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UK - UK offshore wind will be “more valuable” than North Sea oil ever was

Why the government should focus on renewable energy; not waste time with new oil and gas fields.

When the UK first began extracting oil and gas from the North Sea seabed in the 1970s, it was hoped that the resulting revenues could turbocharge a stagnating industrial economy into the modern age. However, that is not quite what happened: not only did sterling’s status as a “petro-pound” further damage industrial communities by inflating the currency and pushing up the prices of UK exports, but successive governments have failed to wisely invest oil tax receipts.

While Norway has built up a $1.3trn sovereign wealth fund with its North Sea oil revenues, which will help pay for an ageing population for decades to come, the UK has only ever spent its profits on cutting national borrowing and keeping down taxes. This allowed Margaret Thatcher’s chancellor, Nigel Lawson, to cut top rate tax from 60p to the pound to 40p during the 1980s oil boom years. But such an approach has failed to give anything to future generations.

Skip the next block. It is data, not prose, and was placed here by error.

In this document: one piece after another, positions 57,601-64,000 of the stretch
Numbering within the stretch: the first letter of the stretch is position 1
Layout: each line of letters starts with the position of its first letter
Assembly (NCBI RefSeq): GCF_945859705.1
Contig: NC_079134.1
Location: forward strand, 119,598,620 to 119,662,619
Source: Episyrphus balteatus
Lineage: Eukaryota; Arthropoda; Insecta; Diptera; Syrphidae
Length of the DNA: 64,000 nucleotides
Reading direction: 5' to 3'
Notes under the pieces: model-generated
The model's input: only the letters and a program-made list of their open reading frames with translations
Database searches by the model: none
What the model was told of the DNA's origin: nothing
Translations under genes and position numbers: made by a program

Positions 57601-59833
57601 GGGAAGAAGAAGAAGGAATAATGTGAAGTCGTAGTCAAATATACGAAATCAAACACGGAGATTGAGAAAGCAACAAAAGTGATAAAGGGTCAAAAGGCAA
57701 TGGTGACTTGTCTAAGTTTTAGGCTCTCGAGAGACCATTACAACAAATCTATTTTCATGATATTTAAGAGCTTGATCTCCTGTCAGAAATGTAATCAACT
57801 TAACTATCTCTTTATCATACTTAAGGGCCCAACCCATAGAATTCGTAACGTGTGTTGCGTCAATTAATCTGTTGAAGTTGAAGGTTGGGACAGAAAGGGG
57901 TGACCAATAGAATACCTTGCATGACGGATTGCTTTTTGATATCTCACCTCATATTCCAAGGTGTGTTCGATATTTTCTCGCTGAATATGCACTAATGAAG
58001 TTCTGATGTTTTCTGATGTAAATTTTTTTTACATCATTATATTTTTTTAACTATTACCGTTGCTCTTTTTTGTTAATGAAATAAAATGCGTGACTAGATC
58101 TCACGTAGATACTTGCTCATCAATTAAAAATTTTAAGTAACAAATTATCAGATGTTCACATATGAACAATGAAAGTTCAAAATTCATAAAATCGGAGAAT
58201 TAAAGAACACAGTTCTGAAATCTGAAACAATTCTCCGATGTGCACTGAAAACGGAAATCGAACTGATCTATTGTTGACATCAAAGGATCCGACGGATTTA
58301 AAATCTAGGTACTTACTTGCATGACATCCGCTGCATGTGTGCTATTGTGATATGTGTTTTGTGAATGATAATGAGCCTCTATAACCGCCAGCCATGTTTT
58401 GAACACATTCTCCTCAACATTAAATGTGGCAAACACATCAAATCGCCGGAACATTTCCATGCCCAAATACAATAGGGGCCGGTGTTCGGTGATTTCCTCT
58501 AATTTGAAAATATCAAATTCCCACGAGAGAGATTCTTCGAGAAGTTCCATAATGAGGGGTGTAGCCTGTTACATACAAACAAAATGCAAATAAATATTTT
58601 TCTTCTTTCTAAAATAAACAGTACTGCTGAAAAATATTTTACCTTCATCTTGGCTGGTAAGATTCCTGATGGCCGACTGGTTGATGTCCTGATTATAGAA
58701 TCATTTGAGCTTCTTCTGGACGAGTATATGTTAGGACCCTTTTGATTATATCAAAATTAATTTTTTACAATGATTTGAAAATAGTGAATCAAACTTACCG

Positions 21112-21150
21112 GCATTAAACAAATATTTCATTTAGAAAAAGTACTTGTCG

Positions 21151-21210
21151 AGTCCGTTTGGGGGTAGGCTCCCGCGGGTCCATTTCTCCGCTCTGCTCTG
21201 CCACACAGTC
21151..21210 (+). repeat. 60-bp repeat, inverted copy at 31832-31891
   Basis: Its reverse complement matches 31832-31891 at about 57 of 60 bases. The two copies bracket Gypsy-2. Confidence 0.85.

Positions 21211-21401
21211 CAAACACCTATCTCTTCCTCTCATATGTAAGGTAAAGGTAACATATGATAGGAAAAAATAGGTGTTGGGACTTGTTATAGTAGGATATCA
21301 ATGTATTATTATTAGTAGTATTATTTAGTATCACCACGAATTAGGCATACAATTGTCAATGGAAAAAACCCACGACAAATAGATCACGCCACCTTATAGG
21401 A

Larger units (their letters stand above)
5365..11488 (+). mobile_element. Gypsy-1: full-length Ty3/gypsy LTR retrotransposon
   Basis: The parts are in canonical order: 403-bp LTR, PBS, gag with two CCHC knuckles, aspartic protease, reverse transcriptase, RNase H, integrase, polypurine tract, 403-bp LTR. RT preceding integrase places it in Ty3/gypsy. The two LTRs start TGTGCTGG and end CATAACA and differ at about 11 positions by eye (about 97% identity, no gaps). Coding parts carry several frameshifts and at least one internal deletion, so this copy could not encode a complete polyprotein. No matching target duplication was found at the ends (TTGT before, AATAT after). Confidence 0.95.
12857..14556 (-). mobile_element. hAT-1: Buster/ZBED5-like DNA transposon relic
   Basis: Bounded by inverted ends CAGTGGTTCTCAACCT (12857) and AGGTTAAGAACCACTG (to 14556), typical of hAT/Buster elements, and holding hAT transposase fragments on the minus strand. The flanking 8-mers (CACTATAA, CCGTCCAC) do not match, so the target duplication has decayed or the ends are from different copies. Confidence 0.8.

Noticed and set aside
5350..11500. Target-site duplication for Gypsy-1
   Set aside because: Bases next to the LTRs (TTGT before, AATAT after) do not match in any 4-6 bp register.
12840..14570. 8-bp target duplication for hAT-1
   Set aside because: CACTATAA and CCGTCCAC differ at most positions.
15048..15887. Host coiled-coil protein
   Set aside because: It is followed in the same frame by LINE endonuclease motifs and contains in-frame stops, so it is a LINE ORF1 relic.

There is now, however, a second chance for a UK North Sea energy boom. Oil production is in rapid and terminal decline, irrespective of any new extraction plans being put forward by the UK government. Future energy sovereignty and wealth will not come from fossil fuels, but from renewables, and the North Sea holds the majority of Europe’s offshore wind resources.

The UK is already the European leader for offshore wind and the sector is expected to grow considerably. Large offshore land leasing rounds by the Crown Estate and the Crown Estate Scotland have increased the UK offshore wind pipeline by 60 per cent in the past year, says industry group RenewableUK. The government recently announced its energy security strategy, which outlined an ambition for 50GW of wind power by 2030 – more than enough to power every home in the UK, and an indicator that yet more capacity is to be announced.

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